Sex & Relationship: The dangers of unprotected oral sex2 Comments

By gossipmama
Posted on 10 Dec 2011 at 5:24pm

In reality, unprotected oral sex is responsible for nearly 8% of HIV infections, so the risk of HIV transmission from oral sex should probably be revised upwards. English and American studies suggest that this type of sexual activity is responsible for more HIV infections than previously thought.

HIV infection through oral sex is a downplayed risk

Performing oral sex without a condom can be dangerous. For a long time, researchers have been faced with a real dilemma: how do you determine whether HIV transmission has occurred as a result of oral sex or other sexual penetration. However, the widespread use of condoms, particularly amongst the homosexual community, means that researchers have been able to single out oral sex as a type of risky sexually behaviour.

Studies carried out since 19981,2,3 have concluded that although uncommon, the risk of contracting HIV through oral sex was not insignificant.  Some of the most significant findings come from a survey4 carried out amongst the homosexual community in London between 1996 and 1998. This early research estimated that 6% of the 494 HIV+ patients questioned, believed they had contracted HIV though oral sex.

Findings 5, presented at the seventh conference on retroviruses and opportunistic infections, challenged previously held beliefs.  Researchers at the prestigious Centre for Diseases Control and Prevention (CDC) associated with San Francisco University Hospital followed 102 HIV + gay men, eight of whom (or nearly 8%) had been infected through oral sex. Frederick Hercht, co-author of the study, stated that, “…[they] did not expect to find as many cases of infection as a result of oral sex.”

AIDS prevention campaigns focus on transmission through vaginal and anal intercourse, representing 90% of infections. However, it appears that transmission through oral sex is more significant than previously thought. Most of these cases were due to fellatio without condom use although some cases of infection3 through cunnilingus and annulingus have also been reported.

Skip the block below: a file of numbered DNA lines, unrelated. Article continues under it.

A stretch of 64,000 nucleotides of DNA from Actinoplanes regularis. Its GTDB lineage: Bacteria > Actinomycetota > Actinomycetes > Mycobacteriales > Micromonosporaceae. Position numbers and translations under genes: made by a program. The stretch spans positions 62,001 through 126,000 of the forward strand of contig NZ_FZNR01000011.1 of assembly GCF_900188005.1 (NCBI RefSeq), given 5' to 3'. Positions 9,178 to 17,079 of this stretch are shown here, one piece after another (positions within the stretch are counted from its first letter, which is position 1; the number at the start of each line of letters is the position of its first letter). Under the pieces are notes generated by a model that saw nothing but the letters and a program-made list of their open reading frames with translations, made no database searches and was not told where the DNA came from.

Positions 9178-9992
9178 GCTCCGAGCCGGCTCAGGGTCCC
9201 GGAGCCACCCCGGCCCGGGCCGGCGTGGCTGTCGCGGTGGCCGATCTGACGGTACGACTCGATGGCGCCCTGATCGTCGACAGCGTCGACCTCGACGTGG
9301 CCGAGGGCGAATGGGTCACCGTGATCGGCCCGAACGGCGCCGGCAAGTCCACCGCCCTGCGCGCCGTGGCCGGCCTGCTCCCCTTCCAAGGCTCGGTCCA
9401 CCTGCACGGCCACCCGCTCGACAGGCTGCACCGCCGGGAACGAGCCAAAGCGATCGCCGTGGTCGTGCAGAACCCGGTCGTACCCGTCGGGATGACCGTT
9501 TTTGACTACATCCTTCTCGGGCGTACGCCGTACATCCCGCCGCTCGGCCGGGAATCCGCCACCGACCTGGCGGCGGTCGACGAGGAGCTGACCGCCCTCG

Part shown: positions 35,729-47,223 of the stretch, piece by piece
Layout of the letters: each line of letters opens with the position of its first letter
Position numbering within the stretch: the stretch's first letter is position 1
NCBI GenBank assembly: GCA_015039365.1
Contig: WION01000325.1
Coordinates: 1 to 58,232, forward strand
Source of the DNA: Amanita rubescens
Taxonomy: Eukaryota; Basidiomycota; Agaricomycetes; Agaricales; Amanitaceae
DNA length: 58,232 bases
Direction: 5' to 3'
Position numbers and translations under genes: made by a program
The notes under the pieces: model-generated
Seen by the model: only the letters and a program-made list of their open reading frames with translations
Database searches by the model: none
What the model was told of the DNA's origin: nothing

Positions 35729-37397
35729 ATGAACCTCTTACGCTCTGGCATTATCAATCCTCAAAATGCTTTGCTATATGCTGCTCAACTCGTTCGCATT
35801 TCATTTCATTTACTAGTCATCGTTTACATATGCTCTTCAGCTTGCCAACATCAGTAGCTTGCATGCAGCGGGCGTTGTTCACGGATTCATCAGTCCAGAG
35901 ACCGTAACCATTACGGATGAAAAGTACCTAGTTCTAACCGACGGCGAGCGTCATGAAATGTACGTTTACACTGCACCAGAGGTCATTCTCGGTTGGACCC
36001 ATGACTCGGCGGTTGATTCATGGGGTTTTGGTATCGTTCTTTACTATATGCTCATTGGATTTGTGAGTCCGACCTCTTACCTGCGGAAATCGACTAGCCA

Other STIs transmitted through oral sex

In light of the findings of a report6 on HIV and oral sex, UK authorities believe that the public need to be made aware of the dangers of transmission so that they can decide for themselves what constitutes an acceptable risk. But AIDS isn’t the only danger; other sexually transmitted diseases can also be transmitted through fellatio, in particular syphilis, gonorrhoea, hepatitis B and herpes.

A number of localised outbreaks of syphilis in Europe (Manchester, Dublin, Paris, Oslo etc.) led to researchers identifying unprotected oral sex as a key risk factor in transmission. The widely documented outbreak of syphilis in Manchester7 highlighted the inability of the UK health authorities to prevent the spread of the disease despite awareness campaigns. Oral sex also appears to be a significant risk factor in the transmission of herpes8 and Chlamydia 9.

A condom is the only means of ensuring safe oral sex

Oral sex is the most risky when the man ejaculates in his partner’s mouth. However, the pre-ejaculatory fluid (which moistens the head of the erect penis) can also contain HIV infected cells. In addition, drops of semen can also leak out of the penis before ejaculation.

Mouth infections or oral diseases increase the risk of AIDS transmission. Good oral hygiene reduces the risk of oral transmission but brushing teeth before fellatio may have the opposite effect… Using a mouth wash before or after oral sex also kills off the friendly bacteria naturally present in the mouth therefore, giving less rather than more protection.

A condom is the only way to protect oneself from sexually transmitted infections and there are of course flavoured, non-lubricated condoms especially designed for oral sex.

1. AIDS 1999 Apr 16; 13 (6): 737-8
2.  JAMA, 2000 Mar 8; 283 (10): 1279
3. AIDS 1998 Nov 12;  12 (16): 2095-105
4. BMJ 2000; 320: 1510-1
5. Lancet 2000; 356: 272
6. Department of health. Report of a Working group of the UK Chief Medical Officers’ expert Advisory Group on AIDS. Review of the evidence of risk of HIV transmission associated with oral sex. London: Department of Health, June 2000.
7. Commun Dis Rep CDR Wkly 2001; 11 (15)
8. Int J Epidem 1997; 26: 698-709
9. Int Journal J STD and AIDS 2001; 12 (suppl 2): 53


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